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Rivers in New Zealand Can Have Legal Status as Persons (NYT)


In a case that will be of interest for those following the Children’s Trust lawsuit:

“In New Zealand, Lands and Rivers Can Be People (Legally Speaking),” by Bryant Rousseau, July 13, 2016

Can a stretch of land be a person in the eyes of the law? Can a body of water?

In New Zealand, they can. A former national park has been granted personhood, and a river system is expected to receive the same soon.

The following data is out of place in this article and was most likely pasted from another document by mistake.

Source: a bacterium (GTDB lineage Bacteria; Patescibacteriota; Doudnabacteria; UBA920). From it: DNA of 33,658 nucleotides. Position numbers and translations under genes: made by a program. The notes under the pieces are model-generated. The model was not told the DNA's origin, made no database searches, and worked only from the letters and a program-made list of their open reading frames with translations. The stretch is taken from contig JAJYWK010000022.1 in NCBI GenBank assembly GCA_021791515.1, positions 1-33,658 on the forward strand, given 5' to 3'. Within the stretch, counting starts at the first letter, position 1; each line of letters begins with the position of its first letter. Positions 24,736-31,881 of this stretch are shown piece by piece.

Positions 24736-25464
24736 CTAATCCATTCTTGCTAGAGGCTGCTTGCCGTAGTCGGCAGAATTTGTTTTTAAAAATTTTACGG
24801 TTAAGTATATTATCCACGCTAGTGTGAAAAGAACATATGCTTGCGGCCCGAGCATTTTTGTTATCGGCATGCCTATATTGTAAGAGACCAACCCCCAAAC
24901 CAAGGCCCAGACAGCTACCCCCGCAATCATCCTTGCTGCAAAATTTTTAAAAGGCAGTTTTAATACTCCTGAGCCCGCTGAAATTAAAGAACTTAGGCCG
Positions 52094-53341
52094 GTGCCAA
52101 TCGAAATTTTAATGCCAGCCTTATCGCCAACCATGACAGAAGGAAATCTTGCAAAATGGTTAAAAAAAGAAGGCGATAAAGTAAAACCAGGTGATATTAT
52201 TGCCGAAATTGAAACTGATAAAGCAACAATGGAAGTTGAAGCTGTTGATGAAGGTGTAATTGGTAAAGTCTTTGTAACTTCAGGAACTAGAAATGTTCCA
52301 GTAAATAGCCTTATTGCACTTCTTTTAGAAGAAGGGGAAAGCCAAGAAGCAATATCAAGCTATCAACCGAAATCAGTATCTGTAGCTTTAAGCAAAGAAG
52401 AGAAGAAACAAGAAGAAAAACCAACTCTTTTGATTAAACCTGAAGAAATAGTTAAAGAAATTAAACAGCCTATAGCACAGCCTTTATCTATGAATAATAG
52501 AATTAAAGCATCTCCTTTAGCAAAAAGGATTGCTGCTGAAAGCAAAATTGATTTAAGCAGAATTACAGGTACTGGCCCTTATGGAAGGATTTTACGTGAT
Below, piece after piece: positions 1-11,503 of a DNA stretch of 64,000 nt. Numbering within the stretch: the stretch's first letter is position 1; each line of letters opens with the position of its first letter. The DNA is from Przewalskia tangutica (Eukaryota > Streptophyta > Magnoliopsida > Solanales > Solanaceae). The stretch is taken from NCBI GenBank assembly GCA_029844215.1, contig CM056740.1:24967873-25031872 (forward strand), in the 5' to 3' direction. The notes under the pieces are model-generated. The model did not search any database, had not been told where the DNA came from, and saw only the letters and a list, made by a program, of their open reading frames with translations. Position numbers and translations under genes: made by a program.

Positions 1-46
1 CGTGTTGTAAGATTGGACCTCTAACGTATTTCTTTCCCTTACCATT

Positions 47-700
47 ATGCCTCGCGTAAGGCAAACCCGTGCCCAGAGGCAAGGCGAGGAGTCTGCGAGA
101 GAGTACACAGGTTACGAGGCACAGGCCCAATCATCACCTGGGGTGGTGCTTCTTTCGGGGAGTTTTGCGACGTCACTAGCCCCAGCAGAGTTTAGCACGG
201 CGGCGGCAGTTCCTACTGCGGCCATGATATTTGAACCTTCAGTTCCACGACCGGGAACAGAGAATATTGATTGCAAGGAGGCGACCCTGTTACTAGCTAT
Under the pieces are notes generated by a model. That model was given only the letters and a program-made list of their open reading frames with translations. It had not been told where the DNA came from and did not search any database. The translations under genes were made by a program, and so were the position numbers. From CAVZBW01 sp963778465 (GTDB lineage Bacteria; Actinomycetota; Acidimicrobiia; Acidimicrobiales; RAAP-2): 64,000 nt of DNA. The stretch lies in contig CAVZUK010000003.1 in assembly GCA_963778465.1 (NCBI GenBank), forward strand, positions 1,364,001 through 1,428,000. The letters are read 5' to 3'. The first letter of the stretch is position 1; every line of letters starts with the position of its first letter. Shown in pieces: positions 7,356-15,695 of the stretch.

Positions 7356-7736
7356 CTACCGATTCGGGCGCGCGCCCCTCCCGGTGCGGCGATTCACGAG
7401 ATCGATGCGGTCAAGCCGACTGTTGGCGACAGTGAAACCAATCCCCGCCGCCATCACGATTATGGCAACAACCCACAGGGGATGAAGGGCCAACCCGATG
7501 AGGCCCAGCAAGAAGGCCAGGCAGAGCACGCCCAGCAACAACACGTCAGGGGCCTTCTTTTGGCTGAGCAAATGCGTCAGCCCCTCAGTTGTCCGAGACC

The unusual designations, something like the legal status that corporations possess, came out of agreements between New Zealand’s government and Maori groups. The two sides have argued for years over guardianship of the country’s natural features….

Personhood means, among other things, that lawsuits to protect the land can be brought on behalf of the land itself, with no need to show harm to a particular human.” [Link to NYT article.]

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